Interestingly, this model contrasts with the population health maxim that greatest benefits are to be found in ‘shifting the entire population’ (Rose 2001) cited in favour of population approaches and universalism and against the targeting of services to those at highest risk. While this maxim is very popular, it needs to be understood as an empirical question. Whether a targeted or population approach will be the most efficient depends on the particular health or social problem being addressed, the cost of case finding those at high risk, the profile of harms and the costs and effectiveness of interventions across the risk spectrum.

That is, an approach based on the evidence of what works is what is required, not one that privileges a particular stage in risk creation or level of vulnerabilities. But that said, it is invariably desirable to offer something to populations wherever they sit on the primary, secondary and tertiary prevention continuum, with an approach proportional to the level of risk and potential for benefit. Further, contrary to popular wisdom, the level of benefit is typically proportional to level of risk; the higher the risk and expectation of harms, the greater the capacity for benefit. It is also clear that for children trapped in situations of serious harm, however that is defined, a policy response by government to protect children is paramount and must incorporate, at a minimum: (1) an efficient mechanism for case finding and (2) an effective multifaceted approach for protecting at-risk children.


Case Finding/Reporting


We are concerned here with understanding the optimal mechanism for encouraging an ‘ideal’ level of reporting of suspected cases of serious child maltreatment. The options for such a mechanism fall into three categories: (1) legislative, involving mandatory legislation requiring specific occupations to report suspected cases of child abuse or neglect to the appropriate bodies, with protections for reporters, and usually (but not always) with penalties for failure to comply, (2) professional obligation under designated codes of practice for nominated professions to report suspected cases of child abuse or neglect, and (3) citizen option to report suspected cases. Any of these mechanisms presume an associated administrative process for receiving and acting on reports.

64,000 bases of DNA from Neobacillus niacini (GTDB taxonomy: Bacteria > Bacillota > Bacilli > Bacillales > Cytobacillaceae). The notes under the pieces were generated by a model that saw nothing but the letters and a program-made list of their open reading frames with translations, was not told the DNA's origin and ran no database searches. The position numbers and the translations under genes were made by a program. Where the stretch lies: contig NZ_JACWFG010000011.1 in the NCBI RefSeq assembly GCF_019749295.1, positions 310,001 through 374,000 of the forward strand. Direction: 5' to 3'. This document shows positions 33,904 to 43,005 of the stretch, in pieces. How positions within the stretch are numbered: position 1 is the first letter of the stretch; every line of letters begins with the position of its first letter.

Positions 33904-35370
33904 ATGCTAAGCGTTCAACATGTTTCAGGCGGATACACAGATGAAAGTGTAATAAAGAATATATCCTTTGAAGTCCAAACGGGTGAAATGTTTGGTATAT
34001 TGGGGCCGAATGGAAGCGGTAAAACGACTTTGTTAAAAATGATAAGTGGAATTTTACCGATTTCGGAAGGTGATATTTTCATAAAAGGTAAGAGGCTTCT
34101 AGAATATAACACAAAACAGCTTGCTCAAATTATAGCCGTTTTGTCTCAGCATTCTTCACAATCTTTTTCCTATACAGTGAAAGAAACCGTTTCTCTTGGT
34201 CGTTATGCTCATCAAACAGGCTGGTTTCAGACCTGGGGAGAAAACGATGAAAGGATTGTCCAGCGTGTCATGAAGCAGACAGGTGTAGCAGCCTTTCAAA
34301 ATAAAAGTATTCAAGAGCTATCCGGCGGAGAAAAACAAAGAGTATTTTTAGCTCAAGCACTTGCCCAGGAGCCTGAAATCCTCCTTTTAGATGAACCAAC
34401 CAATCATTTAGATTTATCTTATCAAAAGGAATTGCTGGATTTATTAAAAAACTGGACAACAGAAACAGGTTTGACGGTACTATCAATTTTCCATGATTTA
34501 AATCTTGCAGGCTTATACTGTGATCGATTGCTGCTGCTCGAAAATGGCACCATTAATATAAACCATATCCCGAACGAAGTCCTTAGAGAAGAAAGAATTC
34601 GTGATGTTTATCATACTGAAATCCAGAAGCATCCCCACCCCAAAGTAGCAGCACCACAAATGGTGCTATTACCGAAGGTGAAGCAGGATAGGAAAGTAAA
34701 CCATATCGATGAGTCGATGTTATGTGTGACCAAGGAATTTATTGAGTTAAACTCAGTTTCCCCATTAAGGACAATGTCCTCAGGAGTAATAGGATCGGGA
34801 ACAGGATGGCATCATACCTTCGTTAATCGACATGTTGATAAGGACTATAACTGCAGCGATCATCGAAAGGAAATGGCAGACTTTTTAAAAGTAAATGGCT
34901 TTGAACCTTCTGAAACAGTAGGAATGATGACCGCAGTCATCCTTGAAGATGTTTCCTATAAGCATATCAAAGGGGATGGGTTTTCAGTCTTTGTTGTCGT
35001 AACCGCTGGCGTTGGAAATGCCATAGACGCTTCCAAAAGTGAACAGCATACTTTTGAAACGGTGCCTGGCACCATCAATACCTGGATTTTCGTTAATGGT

When mandatory reporting was first introduced in the USA in the 1960s, there was no formal mechanism to identify and respond to children subject to even extreme levels of abuse or neglect. This left many children at extreme and imminent risk, as societal action was rarely invoked to protect even those children who had been repeatedly and clearly subject to grievous harm. This was presumably a reflection of the pervading culture internationally, of nonintrusion into the lives of families by government and a perceived limit on the role of clinicians and others working with children. This culture of nonintrusion into family life is complex and arguably still limits the societal response to issues such as domestic violence and child maltreatment (leaving many of the most vulnerable citizens without protection). The reporting requirements or professional obligations are focused on the child experiencing significant harm and therefore also apply to cases of non-parental child maltreatment occurring outside the family, typically cases of sexual abuse. Again, social convention, in dealing with respected organisations, compounded by a high level of defensiveness from these same organisations has in the past demonstrably failed children experiencing harm.

It seems certain that the introduction of mandatory reporting in the 1960s has been instrumental in driving culture change in the behaviour of core professional groups in contact with vulnerable families and children. Mandatory reporting in bringing suspected cases of maltreatment to the attention of the child protection authorities demands a response and ultimately greater resourcing of the child protection system. For example, in Australia, resources allocated to child protection have more than doubled in real terms (2012–2013 dollars) from AUD 1,511.1 million in 2003–2004 to AUD 3,521.7 million in 2012–2013 (ROGS 2014a). (The benefit achieved by this increase in funding is hard to measure, but it was certainly aimed at advancing child and family welfare.)